We capitalize Wireless for a reason, not because the word is a proper noun per sé, but because the Xbox Wireless controller of late leverages Microsoft's wireless protocol it calls "Xbox Wireless." Though the name could benefit from some creative workshopping, you can take solace in the fact that, after 2016, the Xbox Wireless controller graces us with a much-needed helping of Bluetooth compatibility. And now it's practically standard fare for console transplants deterred by the learning curve mouse and keyboard gaming presents.
The PlayStation's DualShock 4 pad isn't necessarily the first controller that comes to mind when thinking PC gaming. Still, thanks to software such as DS4Windows and lately full Steam integration, the Sony controller is now completely PC-friendly.
This is excellent news because, while it doesn't quite have the overall build quality of the standard Xbox One pad, and the triggers are a bit polarising, the thumbsticks are still the most accurate I've ever used. And I've got a Series 2 sat on my desk. There's also the fact that most PC pads are modeled on the offset Xbox configuration, while many people still prefer the symmetrical PlayStation layout.
The battery life is a bit funky (turn that lightbar off, people) when running on Bluetooth, but the DS4 is still a fantastic PC controller with super-accurate sticks.
How we test controllers
Ignore those who seem to think every game is best with a mouse and keyboard. Forza Horizon 4 is not best played with a keyboard. Dead Cells is not best played with a keyboard. Mortal Kombat 11 is ridiculous with a keyboard. True, we play most games with a mouse and keyboard, but for PC gamers with ranging tastes, a good controller is a must.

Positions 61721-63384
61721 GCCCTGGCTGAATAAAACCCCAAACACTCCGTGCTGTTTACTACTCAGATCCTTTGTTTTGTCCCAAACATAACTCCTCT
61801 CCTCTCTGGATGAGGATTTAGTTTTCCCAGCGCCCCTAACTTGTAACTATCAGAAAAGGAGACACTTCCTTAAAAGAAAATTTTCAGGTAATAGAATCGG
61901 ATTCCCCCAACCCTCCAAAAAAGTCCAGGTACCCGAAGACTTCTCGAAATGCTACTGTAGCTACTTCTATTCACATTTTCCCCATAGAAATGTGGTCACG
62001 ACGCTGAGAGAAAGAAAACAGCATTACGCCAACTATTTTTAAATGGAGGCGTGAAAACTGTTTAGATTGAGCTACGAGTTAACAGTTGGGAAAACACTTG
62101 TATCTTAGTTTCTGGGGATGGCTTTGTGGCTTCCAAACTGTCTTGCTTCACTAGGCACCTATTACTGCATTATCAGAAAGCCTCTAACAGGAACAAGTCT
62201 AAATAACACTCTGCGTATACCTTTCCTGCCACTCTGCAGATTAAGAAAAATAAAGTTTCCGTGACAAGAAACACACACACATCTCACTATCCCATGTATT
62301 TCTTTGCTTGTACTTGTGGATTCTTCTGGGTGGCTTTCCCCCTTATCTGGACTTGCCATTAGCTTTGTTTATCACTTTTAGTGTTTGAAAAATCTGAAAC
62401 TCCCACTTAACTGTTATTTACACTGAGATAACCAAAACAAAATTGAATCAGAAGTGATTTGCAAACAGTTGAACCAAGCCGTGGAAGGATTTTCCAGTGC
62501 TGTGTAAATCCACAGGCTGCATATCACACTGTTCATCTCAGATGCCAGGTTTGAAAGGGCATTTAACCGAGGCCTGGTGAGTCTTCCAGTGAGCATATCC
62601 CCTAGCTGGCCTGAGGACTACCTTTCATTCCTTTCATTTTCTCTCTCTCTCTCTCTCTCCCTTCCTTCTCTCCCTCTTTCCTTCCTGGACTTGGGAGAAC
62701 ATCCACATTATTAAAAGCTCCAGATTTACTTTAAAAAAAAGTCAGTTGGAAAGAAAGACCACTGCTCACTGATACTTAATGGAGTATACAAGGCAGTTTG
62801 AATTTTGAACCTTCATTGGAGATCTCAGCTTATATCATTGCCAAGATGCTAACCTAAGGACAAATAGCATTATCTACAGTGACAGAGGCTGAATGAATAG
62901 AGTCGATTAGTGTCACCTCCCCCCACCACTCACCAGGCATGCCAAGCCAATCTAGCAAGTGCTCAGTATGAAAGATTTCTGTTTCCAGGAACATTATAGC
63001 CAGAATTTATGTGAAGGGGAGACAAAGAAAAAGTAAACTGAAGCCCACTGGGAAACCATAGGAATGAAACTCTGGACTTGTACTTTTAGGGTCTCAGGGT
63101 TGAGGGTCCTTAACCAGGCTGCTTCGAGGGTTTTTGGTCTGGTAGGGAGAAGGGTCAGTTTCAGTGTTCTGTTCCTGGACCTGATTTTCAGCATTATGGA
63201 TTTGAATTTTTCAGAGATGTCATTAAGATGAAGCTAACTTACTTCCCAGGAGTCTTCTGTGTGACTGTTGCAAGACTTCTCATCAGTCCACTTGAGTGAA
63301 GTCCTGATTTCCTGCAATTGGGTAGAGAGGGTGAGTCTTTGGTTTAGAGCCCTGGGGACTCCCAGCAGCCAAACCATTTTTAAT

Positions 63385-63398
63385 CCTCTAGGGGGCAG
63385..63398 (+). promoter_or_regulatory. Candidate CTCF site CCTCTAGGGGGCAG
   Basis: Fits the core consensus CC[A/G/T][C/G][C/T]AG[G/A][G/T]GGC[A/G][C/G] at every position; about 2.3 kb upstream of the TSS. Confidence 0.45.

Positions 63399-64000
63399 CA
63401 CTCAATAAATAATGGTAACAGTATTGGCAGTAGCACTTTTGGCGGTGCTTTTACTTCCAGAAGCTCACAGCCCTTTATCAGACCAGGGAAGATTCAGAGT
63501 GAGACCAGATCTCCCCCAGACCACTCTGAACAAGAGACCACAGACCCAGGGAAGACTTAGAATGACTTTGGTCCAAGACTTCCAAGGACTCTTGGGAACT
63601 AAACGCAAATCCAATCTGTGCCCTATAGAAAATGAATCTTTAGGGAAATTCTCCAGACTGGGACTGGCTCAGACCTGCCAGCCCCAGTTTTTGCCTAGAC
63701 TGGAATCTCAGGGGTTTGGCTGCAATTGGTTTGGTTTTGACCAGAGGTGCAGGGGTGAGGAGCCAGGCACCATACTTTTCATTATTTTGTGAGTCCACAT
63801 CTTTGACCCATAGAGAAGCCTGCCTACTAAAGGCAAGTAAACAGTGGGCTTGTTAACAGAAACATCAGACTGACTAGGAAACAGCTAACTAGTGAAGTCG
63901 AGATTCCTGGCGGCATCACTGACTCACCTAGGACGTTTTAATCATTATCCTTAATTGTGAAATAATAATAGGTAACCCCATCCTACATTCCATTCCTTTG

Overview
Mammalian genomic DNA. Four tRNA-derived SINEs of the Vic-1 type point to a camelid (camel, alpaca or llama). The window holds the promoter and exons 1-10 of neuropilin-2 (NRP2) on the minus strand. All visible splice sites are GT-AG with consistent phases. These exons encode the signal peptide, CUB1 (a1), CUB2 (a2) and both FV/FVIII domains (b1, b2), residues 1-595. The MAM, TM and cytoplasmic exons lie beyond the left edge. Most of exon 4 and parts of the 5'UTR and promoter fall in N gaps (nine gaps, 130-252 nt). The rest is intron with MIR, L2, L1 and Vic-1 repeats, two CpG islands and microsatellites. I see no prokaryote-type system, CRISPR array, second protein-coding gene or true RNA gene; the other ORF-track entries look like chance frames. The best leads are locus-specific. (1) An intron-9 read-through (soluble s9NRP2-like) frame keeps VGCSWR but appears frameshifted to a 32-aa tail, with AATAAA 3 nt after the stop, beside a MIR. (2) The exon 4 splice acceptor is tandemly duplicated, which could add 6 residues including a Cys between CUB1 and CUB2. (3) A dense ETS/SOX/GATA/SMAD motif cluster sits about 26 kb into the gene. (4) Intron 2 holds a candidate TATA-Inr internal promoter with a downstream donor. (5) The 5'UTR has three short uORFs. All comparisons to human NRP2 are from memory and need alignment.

Microsoft's Xbox One controller sets the standards by being the default, first-party option for one of the most popular consoles, while third-party controllers tend to mimic that. In this case, the standard is the best: I haven't found a controller better than the Xbox One Elite Controller Series 2 for PC gaming, though the Astro C40 TR controller is very close.
Though I've done some testing with first-person shooters, I've largely ignored the genre. While it may be necessary for console gamers, we're almost always going to use WASD for any kind of shooter. That in mind, the games I used mainly for testing are the ones mentioned below:
Dead Cells: A game that requires excellent d-pad control and responsive face buttons.
Mortal Kombat 11: I've put a lot of hours into MK11 with both controllers and fight sticks, so I know how it ought to feel. If I can't crush an AI opponent as Sub-Zero, something isn't right.
Forza Motorsport: I chose Forza primarily to test the analog sticks, which according to my preferences, need three qualities: springy enough to quickly snap back to center, sensitive and resistant sufficient to make slight steering adjustments, and comfortably contoured. Hence, my thumbs aren't bloody stumps at the end of a few hours.